But, undoubtedly, the most horrifying thing for the authorities was the timing. An explosion of such a scale would have been enough to obliterate Kim Jong Il’s armored train – the train that was supposed to pass through the station on this very day. Surely, it must have been an assassination attempt they failed to predict.
As the explosion occurred near China – and after Kim Jong Il had visited Beijing – it naturally attracted special attention from the PRC. The embassy was alerted immediately and local Chinese citizens provided their testimonies. Thus, China was probably the most informed foreign nation about the case.
An article by the Chinese author Jiang Yuan (江源) in the June 2004 issue of the journal “Social Review” (社会观察), gives the following statistics about the explosion:
At least 161 men and women were killed in the explosion, including 76 primary school students and one Chinese citizen. More than 1300 were injured. Within a few kilometers of Ryongchon Station, 1850 homes were completely damaged, 6350 were partially collapsed. Twelve public facilities were completely destroyed, and ten were partially damaged.
Reportedly, some locals thought that a war with the United States had begun and that Ryongchon had suffered a nuclear attack. They turned on their radios, but for several days, the state media did not report on the incident.
China was probably the most informed foreign nation about the case
But on April 25, when the country was celebrating the alleged anniversary of the “Korean People’s Revolutionary Army”, the Rodong Sinmun informed the people about condolences Beijing and Moscow had sent to Pyongyang.
Hu Jintao’s letter directly mentioned the explosion in Ryongchon – and as a result, in a somewhat roundabout way, it was recognized by the state. The atmosphere of celebrations in Pyongyang – when someone would have expected mourning – came as a shock to foreign journalists.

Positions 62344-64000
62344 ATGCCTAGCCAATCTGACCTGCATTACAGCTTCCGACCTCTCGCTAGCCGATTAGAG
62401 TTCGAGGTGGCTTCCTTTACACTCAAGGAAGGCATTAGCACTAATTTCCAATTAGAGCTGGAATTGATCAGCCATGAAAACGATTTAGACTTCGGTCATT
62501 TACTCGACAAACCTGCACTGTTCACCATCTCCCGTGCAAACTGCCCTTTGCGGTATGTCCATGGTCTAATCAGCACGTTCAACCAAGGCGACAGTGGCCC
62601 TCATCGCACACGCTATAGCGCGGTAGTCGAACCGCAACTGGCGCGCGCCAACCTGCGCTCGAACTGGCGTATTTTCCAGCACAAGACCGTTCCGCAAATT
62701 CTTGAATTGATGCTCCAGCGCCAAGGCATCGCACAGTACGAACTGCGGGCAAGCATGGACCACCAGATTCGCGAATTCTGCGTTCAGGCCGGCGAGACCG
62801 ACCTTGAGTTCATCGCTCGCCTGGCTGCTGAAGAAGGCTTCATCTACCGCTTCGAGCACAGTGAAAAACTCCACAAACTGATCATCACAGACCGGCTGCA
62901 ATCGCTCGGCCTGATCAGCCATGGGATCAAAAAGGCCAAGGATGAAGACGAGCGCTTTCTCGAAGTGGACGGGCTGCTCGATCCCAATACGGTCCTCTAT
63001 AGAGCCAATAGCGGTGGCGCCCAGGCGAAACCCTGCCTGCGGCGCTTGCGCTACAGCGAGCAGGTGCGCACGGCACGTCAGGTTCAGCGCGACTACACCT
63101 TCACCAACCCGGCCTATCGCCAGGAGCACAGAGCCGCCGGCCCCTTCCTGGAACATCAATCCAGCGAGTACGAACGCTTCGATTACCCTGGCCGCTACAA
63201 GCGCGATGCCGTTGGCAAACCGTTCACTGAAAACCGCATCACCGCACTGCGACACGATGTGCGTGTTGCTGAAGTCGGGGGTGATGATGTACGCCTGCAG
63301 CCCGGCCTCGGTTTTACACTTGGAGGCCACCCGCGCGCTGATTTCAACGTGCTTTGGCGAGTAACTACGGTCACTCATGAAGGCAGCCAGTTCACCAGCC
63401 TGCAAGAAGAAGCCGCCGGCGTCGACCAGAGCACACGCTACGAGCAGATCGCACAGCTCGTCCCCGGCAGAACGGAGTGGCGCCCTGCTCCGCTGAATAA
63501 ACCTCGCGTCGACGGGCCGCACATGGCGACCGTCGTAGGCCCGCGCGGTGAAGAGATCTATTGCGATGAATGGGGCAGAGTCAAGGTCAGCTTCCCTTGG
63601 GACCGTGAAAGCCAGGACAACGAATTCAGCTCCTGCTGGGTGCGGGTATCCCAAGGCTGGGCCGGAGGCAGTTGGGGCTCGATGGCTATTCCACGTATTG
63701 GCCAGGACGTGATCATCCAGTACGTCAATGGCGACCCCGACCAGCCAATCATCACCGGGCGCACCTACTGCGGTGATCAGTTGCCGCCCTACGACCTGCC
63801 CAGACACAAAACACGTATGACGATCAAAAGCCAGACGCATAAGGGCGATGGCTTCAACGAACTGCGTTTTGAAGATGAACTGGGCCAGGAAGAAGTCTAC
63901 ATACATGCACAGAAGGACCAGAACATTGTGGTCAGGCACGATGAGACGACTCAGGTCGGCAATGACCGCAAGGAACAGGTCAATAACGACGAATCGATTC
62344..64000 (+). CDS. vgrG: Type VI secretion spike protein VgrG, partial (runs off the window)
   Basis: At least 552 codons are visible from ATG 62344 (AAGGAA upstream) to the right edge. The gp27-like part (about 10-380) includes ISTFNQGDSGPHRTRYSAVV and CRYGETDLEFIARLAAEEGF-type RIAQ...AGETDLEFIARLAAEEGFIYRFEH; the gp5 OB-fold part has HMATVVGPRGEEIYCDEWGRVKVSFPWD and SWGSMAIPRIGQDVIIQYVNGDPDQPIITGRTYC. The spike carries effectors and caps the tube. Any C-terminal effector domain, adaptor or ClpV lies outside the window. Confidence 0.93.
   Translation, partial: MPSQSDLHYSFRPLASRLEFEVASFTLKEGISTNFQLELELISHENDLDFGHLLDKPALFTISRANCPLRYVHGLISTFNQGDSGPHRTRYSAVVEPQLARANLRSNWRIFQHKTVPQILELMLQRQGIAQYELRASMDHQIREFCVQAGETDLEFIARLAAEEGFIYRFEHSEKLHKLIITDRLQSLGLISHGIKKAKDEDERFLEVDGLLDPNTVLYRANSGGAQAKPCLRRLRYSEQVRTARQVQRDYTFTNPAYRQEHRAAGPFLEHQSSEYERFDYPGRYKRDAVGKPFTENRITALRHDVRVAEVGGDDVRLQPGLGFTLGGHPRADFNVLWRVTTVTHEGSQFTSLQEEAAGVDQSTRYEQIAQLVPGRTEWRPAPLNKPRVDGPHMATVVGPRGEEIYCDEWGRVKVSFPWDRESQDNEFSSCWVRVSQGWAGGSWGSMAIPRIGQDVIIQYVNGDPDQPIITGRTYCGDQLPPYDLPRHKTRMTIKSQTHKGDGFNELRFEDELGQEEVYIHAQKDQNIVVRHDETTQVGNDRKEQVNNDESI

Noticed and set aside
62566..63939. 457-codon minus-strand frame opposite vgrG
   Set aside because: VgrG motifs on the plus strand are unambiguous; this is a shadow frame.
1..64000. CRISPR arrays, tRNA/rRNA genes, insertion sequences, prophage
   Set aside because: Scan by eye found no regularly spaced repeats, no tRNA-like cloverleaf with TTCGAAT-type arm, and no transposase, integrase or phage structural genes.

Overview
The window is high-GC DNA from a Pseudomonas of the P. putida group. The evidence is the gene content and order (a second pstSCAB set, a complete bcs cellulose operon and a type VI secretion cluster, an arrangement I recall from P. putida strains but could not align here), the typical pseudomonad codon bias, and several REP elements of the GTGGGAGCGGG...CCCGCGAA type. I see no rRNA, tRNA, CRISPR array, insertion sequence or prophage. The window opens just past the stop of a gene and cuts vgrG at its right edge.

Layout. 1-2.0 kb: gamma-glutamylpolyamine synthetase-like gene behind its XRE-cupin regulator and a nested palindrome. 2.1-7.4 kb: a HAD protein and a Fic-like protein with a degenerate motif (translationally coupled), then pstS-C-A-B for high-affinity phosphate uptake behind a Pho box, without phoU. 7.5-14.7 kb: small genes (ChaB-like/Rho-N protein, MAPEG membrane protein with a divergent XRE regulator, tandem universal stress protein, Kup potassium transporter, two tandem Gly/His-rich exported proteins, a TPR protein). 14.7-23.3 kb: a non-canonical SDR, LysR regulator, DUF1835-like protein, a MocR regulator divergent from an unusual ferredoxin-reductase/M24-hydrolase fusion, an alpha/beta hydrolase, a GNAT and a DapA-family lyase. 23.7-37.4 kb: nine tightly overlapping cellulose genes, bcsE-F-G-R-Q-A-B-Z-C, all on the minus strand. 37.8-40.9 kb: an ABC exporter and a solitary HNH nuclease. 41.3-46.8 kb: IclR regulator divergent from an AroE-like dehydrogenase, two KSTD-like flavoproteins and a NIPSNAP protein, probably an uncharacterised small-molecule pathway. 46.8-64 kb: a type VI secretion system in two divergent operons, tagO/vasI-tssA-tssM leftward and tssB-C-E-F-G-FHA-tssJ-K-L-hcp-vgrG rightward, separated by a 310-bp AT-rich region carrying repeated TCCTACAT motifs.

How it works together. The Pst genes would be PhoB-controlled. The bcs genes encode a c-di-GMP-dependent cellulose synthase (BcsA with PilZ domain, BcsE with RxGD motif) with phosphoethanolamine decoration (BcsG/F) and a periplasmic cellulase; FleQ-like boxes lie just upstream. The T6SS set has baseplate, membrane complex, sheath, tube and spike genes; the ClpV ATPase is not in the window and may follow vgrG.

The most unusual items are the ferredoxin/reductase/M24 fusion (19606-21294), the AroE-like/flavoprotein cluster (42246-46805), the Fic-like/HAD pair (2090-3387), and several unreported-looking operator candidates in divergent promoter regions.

The next day, the Rodong Sinmun assured the locals that the central government institutions were working to assist them. KCNA also published a story about locals saving portraits of Kim Il Sung and Kim Jong Il during the explosion. One of them was particularly striking:
“As a massive explosion struck the building of the Ryongchon elementary school and fire broke out in class, a teacher named Han Un Suk, 32 years old, evacuated portraits of President Kim Il Sung and Comrade Kim Jong Il to a safe place and after it went to save seven children – and perished in the process.”
While we cannot confirm if this is true, the fact that it got published along with several other similar reports shows that the DPRK openly proclaimed that portraits of the Leaders were more important than human life. The story was not an exception, as reports about people demonstrating their noble qualities by prioritizing portraits over children appeared later as well.
Foreign nations suggested assistance to North Korea. Ultimately, Pyongyang decided to take medical supplies but refused foreign medics access to the catastrophe.
As of 2019, one cannot say with certainty what the cause of the explosion was.